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               BELLE PROMENADE: MARRERO (NEW ORLEANS), LA

Brigitte DeMoss's Commentary:

Posted June 1, 2005 (user submitted)

Belle Promenade's lifespan was short even for a mall. It lasted 16 years, from 1983-1999. Its golden time lasted only about 10 years. It lay at the intersection of Lapalco and Barataria Blvds. in Marrero, Louisiana, once a separate small town that became a New Orleans suburb as New Orleans grew outward.

This lovely mall was once the premier mall of the Westbank of New Orleans. It almost shut down the older Westbank mall, Oakwood Center, which is closer to the city center and much more accessible to everyone in N.O. and its Eastbank suburbs. (NB: Eastbank and Westbank refer to banks of the Mississippi River. New Orleans proper is located mostly--but not entirely--on the Eastbank.) But Belle Promenade was newer and nicer than Oakwood when it was built--and had better stores. AND it wasn't near a large public housing development. So it was worth it to drive waaaaaaaayyyyy out to the edge of the Westbank 'burbs, right past Oakwood for many miles, to go to B.P.

During the 80s and early 1990s (till about 1993 or so) I frequented Belle Promenade because my cousins lived near it, and we'd hang out there together. It was really kicking at that time. I didn't go again till about 1997--and the place had completely changed. It was a ghost town. In less than 5 years, it had become like a post-apocalyptic dystopian vision: empty, desolate, depressing, dreary. I had gone into the mall to eat at the food court, which I assumed was still there. It wasn't. The only thing left was Chik-Fil-A. The Chik-Fil-A corridor was almost entirely boarded up at that time.

One day in 2000 or so, I looked up B.P. on the Internet, and found out that it had been demolished in 1999. The theater lasted till 2000, till the enormous AMC Palace made its way to the Westbank. Recently I drove past the mall site to find a huge pile of rubble, with the old sign intact.

To this day, most of the outparcels, such as a Hibernia National Bank and a Luther's Barbeque restaurant survive and do quite well. They've never really experienced a drop in business.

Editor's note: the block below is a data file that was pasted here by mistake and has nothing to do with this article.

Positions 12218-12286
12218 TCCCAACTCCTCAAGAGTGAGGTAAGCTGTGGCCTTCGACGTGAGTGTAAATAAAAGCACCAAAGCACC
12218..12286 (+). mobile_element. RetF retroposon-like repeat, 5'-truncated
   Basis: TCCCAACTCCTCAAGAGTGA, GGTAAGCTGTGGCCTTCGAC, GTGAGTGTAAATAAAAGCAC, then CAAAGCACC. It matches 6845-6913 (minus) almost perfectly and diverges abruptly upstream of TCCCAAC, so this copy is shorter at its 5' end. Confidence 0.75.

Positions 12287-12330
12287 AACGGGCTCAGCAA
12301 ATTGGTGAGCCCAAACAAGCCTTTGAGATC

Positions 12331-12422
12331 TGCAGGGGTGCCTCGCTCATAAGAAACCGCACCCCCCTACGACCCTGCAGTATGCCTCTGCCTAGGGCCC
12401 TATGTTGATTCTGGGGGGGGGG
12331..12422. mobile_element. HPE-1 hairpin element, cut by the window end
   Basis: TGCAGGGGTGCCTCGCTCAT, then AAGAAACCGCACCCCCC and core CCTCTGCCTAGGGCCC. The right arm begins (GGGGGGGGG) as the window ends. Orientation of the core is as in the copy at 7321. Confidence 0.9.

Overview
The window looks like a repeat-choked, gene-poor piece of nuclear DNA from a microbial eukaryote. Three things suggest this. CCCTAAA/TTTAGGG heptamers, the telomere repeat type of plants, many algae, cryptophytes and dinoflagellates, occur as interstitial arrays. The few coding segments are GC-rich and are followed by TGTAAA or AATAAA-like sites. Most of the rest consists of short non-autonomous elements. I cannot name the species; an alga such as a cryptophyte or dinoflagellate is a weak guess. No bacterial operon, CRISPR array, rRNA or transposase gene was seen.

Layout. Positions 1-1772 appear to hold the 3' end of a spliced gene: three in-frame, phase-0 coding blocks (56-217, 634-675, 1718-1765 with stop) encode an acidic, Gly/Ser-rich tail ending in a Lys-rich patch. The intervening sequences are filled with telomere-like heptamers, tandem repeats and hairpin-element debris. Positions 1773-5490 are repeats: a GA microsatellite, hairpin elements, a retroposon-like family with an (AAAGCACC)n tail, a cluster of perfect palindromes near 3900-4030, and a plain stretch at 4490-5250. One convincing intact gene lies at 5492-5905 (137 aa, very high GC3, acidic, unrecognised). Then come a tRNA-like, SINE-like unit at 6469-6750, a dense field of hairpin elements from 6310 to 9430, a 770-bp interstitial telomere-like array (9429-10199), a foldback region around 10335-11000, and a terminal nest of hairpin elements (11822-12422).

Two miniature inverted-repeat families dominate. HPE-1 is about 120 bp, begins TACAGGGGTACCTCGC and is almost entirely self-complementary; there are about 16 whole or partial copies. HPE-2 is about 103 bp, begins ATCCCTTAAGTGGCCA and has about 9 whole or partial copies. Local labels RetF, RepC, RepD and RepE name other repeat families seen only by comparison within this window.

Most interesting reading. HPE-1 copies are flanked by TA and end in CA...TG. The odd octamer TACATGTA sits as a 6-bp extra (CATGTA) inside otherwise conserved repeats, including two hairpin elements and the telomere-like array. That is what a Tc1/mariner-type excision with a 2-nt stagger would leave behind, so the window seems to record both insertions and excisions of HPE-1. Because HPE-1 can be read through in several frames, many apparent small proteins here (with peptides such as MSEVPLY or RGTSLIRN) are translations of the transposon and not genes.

So...what happened to Belle Promenade? Poor management, what? It wasn't the closing of the anchors--that really isn't as much of a factor in mall failures around here. And it wasn't competing malls, because New Orleans malls are spread pretty far apart and each mall has a niche (this is the expensive mall, this is the mall with the biggest Gap, this is the only mall with a women's business store, etc.).

The answer, as with most places in New Orleans, was the neighborhood. B.P. was built at the tail end of the good days of the oil industry, which really went bust about 2-3 years after the mall was built. The housing around it was pretty mediocre-level in the first place. The mall held up for a while, but it really couldn't keep its head above water as the housing surrounding it became Section 8, HUD repos, etc. Miscreants started frequenting the mall. I don't know how much actual crime occurred there, but the perception of the area was really, really bad.

Also, it's across from a really bad-reputation high school known for gang activity (real vs. perceived again), alma mater of Kordell Stewart.

The Westbank is snobbishly regarded by most New Orleanians as kind of a gross place anyway, so it has to have a major draw to get Eastbankers to venture over the Mississippi River. At one time, Belle Promenade was enough of a draw. Unfortunately, this was not to last as the neighborhoods around it collapsed.

Also during the 1990s, a lot of newer, truly upscale neighborhoods (for people mostly unaffected by the decline of the oil industry) were being built closer to Oakwood. These rich folks wanted a convenient place to shop and not have to cross over to the Eastbank. And Oakwood installed a branch of the Jefferson Parish Sheriff's Office, making shoppers feel safer (everyone knows Sheriff Harry Lee is very hard on criminals). The stores in Oakwood got nicer, too--so people were willing to cross the Mississippi to go to Oakwood, which was a lot closer drive for most New Orleanians than B.P. Suddenly, Oakwood's proximity to the projects was not so much of a concern for people crossing the river who a) wanted to pay less retail tax and b) maybe find a better bargain than at an Eastbank mall.

Right before this all happened, Oakwood was hobbling on one leg. Today, Oakwood is booming. Belle Promenade is completely gone.

The highlight of B.P. was the theater. My husband saw many a flick there. My family frequented the cinema as well. It was a really top-notch place in its day, as close to stadium seating as you were going to get in the entire city. The theater was a MAJOR draw for everyone in town.

Finally, B.P. was a draw for people from the country (like my family) who wanted to do some city-level shopping but who didn't want to have to drive to a more crowded suburb or the city itself. But once the crime perceptions started up, country people didn't cotton to the atmosphere. So they stopped going to B.P., too.

As with all other malls I've seen on this site, a Wal-Mart Supercenter was built on the property--but not in the area of the mall itself, where an enormous pile of rubble now lies (it's been there for 5 years). There's a Home Depot on campus, which was there when the mall was still present, and which has always--and to this day--done well.

At one time there was talk of a Kmart Supercenter being built where the rubble is, but that was abandoned with the chain's reorganization.

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